The European Parliament is expected to be a different legislature after next week's election, and leading Czech conservative lawmaker Jan Zahradil is hoping that voters embrace the idea of a scaled-back European Union.
Zahradil is a moderate critic of the bloc, not a firebrand like French euroskeptic Marine Le Pen, and he is campaigning for a more flexible EU.
"I'd call it a multi-speed European Union with more space for the national governments and parliaments," Zahradil told The Associated Press in an interview. "We want the European Union to simply do less and to do it better."
Zahradil is leader of the group known as the Alliance of Conservatives and Reformists in Europe, which is the third largest in the European Parliament. His group is unlikely to win the ballot in the May 23-26 elections. But he wants to contribute to reforming the EU and attract those critical of its policies with a promise of a more pliable and downsized Europe in the future.
The majority held by the center-right European People's Party and the center-left Socialists and Democrats in the European Parliament is expected to evaporate. And Zahradil is hoping that European conservatives will fill the void after decades in opposition.
Zahradil said his main objection to the EU is "a permanent effort to transfer the solving of all problems [from the national] to the European level, even though it's not effective."
"The European Commission, together with the European Parliament, uses every opportunity to gain more powers, to create an impression that we can't do without the EU. In many cases, it doesn't work."
Zahradil is a European Parliament member for the conservative Civic Democratic Party. He is also his group's candidate to replace Jean-Claude Juncker as president of the European Commission, the EU's executive arm.
He wants to replace the current EU mantra of "one size fits all" with a looser model of European integration.
Zahradil said that in the multi-speed Europe, it would be possible for the member states to unite their policies according to their wishes and needs.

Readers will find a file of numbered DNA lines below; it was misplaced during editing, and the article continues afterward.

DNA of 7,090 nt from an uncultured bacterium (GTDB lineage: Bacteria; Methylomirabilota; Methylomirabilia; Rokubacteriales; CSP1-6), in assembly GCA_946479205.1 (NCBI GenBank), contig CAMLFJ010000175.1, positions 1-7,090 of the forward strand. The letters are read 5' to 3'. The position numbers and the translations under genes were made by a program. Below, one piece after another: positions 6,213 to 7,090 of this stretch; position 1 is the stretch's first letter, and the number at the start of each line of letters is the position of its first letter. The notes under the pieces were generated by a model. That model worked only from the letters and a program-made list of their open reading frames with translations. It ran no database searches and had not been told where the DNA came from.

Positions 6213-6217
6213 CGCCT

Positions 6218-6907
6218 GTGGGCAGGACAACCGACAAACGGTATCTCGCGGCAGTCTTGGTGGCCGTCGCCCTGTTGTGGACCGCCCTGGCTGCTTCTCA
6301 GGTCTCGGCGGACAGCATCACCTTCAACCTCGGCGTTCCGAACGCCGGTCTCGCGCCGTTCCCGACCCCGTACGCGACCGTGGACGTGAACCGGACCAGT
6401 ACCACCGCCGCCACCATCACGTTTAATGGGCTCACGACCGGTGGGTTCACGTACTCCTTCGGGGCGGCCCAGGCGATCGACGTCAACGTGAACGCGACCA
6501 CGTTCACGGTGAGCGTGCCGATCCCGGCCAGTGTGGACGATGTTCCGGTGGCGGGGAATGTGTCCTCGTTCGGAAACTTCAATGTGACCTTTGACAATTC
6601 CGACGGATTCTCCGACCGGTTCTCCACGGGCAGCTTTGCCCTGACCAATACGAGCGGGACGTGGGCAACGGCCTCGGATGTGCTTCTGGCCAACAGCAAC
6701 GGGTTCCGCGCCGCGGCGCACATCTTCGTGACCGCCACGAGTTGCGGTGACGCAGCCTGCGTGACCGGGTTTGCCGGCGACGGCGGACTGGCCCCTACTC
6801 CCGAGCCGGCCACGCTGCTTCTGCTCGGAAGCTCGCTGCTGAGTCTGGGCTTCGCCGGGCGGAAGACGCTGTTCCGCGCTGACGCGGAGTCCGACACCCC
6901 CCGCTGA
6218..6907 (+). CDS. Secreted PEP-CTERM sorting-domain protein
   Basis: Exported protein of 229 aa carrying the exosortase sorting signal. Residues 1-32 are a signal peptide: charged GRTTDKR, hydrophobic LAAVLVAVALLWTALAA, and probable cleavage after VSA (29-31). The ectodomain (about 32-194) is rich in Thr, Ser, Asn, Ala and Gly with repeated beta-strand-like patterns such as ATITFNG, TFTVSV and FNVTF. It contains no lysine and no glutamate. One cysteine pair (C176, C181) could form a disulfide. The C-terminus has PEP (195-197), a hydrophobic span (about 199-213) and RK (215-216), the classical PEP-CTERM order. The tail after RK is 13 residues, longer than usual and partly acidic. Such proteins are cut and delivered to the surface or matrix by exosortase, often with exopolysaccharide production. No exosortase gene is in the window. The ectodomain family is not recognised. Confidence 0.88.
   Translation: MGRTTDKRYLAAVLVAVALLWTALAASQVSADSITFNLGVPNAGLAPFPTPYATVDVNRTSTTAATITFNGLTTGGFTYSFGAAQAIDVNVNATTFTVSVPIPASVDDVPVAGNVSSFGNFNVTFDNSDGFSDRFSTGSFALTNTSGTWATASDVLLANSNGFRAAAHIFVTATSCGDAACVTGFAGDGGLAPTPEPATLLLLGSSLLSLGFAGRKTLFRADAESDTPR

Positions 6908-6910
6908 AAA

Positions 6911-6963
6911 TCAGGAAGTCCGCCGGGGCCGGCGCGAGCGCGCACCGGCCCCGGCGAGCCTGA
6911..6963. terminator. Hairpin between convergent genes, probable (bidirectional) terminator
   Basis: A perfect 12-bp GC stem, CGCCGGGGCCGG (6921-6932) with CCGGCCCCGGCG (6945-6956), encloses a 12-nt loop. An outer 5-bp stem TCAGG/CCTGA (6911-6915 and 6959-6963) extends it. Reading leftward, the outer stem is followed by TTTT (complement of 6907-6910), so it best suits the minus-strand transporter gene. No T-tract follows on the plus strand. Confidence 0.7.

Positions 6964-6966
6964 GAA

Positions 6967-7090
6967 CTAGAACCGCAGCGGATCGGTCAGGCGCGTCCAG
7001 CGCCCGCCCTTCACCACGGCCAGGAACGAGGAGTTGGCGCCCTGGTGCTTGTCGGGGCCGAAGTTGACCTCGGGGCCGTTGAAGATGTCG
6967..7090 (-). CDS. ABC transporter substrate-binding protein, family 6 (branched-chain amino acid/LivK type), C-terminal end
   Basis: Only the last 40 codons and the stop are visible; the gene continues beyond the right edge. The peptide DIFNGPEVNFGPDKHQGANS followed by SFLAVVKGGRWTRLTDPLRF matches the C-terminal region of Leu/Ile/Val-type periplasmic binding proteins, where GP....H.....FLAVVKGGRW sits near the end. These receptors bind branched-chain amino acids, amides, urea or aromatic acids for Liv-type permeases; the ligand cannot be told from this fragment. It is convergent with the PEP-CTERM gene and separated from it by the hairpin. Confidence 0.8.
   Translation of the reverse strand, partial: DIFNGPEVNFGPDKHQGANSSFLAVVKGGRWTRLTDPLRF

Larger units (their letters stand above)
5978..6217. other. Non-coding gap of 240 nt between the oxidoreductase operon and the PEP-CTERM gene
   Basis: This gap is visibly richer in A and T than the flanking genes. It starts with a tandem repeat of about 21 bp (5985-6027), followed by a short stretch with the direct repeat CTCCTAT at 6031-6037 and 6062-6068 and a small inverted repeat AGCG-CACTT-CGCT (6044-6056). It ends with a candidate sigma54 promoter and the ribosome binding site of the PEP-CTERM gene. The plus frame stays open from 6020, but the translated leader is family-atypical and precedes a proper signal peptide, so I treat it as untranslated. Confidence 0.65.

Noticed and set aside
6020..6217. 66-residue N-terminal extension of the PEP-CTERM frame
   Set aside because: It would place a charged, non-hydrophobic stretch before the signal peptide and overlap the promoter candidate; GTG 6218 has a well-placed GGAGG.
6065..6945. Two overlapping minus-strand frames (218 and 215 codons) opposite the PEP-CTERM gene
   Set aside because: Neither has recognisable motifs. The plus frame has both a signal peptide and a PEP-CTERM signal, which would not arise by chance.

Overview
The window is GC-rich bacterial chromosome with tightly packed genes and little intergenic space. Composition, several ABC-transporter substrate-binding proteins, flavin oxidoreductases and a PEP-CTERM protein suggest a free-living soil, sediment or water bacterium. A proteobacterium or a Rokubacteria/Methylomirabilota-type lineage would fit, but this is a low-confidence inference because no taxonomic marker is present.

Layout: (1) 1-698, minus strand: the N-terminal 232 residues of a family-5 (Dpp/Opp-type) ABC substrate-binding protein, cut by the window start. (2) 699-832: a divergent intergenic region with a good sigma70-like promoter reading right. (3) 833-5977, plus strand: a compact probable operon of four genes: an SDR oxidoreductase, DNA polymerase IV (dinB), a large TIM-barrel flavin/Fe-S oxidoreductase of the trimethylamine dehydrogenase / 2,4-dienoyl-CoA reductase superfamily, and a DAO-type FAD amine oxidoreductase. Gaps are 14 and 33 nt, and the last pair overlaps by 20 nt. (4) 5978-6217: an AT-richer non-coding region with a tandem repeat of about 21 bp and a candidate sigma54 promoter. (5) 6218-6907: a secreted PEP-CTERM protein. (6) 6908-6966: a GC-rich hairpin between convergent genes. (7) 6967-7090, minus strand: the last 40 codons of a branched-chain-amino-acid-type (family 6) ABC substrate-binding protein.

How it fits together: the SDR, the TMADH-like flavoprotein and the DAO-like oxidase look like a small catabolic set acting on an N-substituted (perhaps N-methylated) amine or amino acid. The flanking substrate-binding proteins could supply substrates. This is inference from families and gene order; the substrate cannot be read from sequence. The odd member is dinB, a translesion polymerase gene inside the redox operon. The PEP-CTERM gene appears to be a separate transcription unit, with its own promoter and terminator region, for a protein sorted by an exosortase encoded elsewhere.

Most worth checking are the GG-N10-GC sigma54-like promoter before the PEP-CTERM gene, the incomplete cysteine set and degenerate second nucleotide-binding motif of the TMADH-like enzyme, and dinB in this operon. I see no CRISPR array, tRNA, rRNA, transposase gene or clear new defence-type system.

"For example, if Germany and France agree to harmonize their taxes, that's fine but they should not force the others to join them," he said.
The group also wants the currencies in the countries outside the eurozone to become official EU tender alongside the euro, and doesn't want a majority vote in the EU to replace the unanimous vote in foreign affair issues because "it would only further increase tensions and divide the European Union rather than unite it."
In the European Parliament elections, the conservatives are aiming for more than the 76 seats they currently have in the 751-seat EU legislature.
Speaking about potential coalition possibilities, Zahradil said his group has a similar approach to the economy as the European People's Party , the biggest political group in the European Parliament or the liberals, known as ALDE.
On the contrary, the radical euroskeptics, such as the Europe of Freedom and Nations group that includes France's National Rally led by Le Pen, is an unlikely partner.
"It's difficult to imagine cooperation with those radical euroskeptics because they are against free trade and that's something what we on the contrary support, and at the same time they are for us too conciliatory with Russia, and that's another obstacle I can see for our cooperation."